The fate of Brooke Astor, the endearing philanthropist with the storied name, has generated worldwide headlines since her grandson Philip sued his father in 2006, alleging mistreatment of Brooke. And shortly after her death in 2007, Anthony Marshall, Mrs. Astor's only child, was indicted on charges of looting her estate. Rarely has there been a story with such an appealing heroine, conjuring up a world so nearly forgotten: a realm of lavish wealth and secrets of the sort that have engaged Americans from the era of Edith Wharton to the more recent days of Truman Capote and Vanity Fair. New York journalist Meryl Gordon has interviewed not only the elite of Brooke Astor's social circle but also the large staff who cared for Mrs. Astor during her declining years. The result is the story of the Astor empire's unraveling.--From publisher description.
Meryl Gordon had extraordinary access to the principle players in this drama and she tells this tale with flair and remarkable fairness. Since this book was published Mrs. Astor's son has been convicted of looting her estate and has been sentenced to one to three years in prison. Given his state of health, he may very well end his life behind bars. One has to feel a little sorry for him. The same, however, cannot be said of his third wife, Charlene.
While Mrs. Astor was extremely generous with the Astor Foundation money, giving money to not only the Metropolitan Museum of Art, but funding after school programs in less fortunate neighborhoods, she was not a particularly generous mother with her time and affection for her only child. Although her son had a number of different careers, the Marines, as an ambassador, working for the CIA, he never achieved the star power that his mother did and never felt that he was accepted by her.
This book is well researched, the author having spoken to all parties involved with the exception of Mrs. Astor. I felt at times I was reading the Social Register rather than the story of Brooke Astor. I would have liked more history of the Astor family than was given. In a time of economic crisis, it is instructive to read the history of a family that kept its wealth for over three centuries. Meryl Gordon’s writing is fairly fluid, but could have been much better if she had not explained each person’s social standing in such detail.
Her first marriage, at the young age of 19, to wealthy Dryden Kusher netted a son and a many beatings by this alcoholic man with a violent temper. When he left Brooke for another women, soon thereafter she married wealthy Charles Marshall. She was 50 when he died. Six months later, she received a proposal by wealthy Vincent Astor. When he died five years later, she was rumored to have inherited $60 million. With shrewd investments, at one point in time Brook gave away $195 million from the Astor Foundation.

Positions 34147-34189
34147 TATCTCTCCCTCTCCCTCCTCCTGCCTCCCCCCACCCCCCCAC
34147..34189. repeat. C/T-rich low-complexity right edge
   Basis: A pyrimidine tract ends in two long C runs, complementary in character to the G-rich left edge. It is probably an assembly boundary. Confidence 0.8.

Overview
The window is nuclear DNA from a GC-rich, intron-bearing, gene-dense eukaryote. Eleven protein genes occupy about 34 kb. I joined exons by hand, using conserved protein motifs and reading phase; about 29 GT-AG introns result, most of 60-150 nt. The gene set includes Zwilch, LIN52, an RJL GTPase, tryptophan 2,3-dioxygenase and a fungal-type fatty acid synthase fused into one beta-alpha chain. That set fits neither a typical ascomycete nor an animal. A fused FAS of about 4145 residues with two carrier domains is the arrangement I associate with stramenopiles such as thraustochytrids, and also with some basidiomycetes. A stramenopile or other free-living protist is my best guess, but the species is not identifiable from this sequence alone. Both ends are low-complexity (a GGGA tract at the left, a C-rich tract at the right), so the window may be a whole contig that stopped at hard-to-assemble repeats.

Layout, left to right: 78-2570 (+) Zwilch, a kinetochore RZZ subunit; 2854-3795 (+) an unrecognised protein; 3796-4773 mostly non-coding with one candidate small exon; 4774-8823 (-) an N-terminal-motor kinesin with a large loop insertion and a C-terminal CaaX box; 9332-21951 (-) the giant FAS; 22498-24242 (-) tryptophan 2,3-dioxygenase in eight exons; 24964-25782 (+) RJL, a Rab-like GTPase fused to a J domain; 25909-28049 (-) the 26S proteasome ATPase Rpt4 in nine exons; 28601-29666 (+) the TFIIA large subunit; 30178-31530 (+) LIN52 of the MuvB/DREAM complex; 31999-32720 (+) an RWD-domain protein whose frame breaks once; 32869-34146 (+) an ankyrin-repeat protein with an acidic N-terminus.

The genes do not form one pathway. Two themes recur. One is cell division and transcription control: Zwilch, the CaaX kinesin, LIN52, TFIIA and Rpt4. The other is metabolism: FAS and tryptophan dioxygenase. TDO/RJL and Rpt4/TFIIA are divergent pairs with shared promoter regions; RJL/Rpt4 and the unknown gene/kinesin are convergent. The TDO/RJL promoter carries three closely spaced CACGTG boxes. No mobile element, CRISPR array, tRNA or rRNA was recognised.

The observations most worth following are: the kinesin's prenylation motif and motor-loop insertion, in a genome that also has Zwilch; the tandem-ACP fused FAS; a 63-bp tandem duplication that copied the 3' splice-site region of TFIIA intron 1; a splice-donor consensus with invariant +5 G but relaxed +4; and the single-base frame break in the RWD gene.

From that day forward, the regal, manipulative dame owned luxurious homes with her primary residence in a Park Avenue mansion in Upper East Side of New York. Well known for her philanthropic deeds, to name a few of her benefactors, she donated millions to the New York Library and the Metropolitan Art Museum. To give millions at a mere signature of a check, entitled her to be powerful and exceedingly popular.
Known for her over the top dinner parties, if you were invited, you were socially connected and had to know how to handle yourself among the upper echelon.
Never professing to like children, her only son soon learned that he was not loved. Waiting in the wings for mommy dearest to die took a much longer time than he imagined. Dying in 2007 at the ripe age of 105, son Anthony, 89, was promptly served with a law suit instigated by one of Anthony's twin sons who claimed his grandmother spent the end of her life in squalor while his grandfather swindled millions.
At the heart of the charges was the fact that sonny boy forced mamma to sign three codicils to her will, each one entitling him to ever increasing assets. The third signature was deemed fictitious by a stellar hand writing expert.
A favorite painting, Up The Avenue From 34th Street, by Clide Hassan which hung in her regal library, until it was sold by her son for 10 million, netting him a 2.5 commission. Originally promised to the Metropolitan Art Museum, Anthony convinced his mother that her millions were dwindling and this had to be sold in order to support her life style.
Knowing she suffered from Alzheimer's did not stop Anthony from brazenly pilfering millions upon millions. In court proceedings, Brooke's signature on the codicils became a pivotal focus. Years before, Anthony told others of Brooke's diminished capacity. How then, could she be of the right frame of mind to sign away millions willingly?
After a lengthy trial with a parade of rich and famous testifying, poor little rich boy Anthony was sent to prison. Walking in the court room with a Brooks Brothers well tailored suit, he walked out with hand cuffs and standard jail house garb.
While there were way too many pages of names and events that bogged down the main story, this is worth reading.
Possibly the most depressing book review I've written yet. But true! Why was this ever on my TBR list?
The book is completely engrossing. It's hard not to put it down. The details are shocking. To read of a woman who was used to so much and was later reduced to so little (not monetarily speaking) is sad.
This is a must read for any lover of New York high society.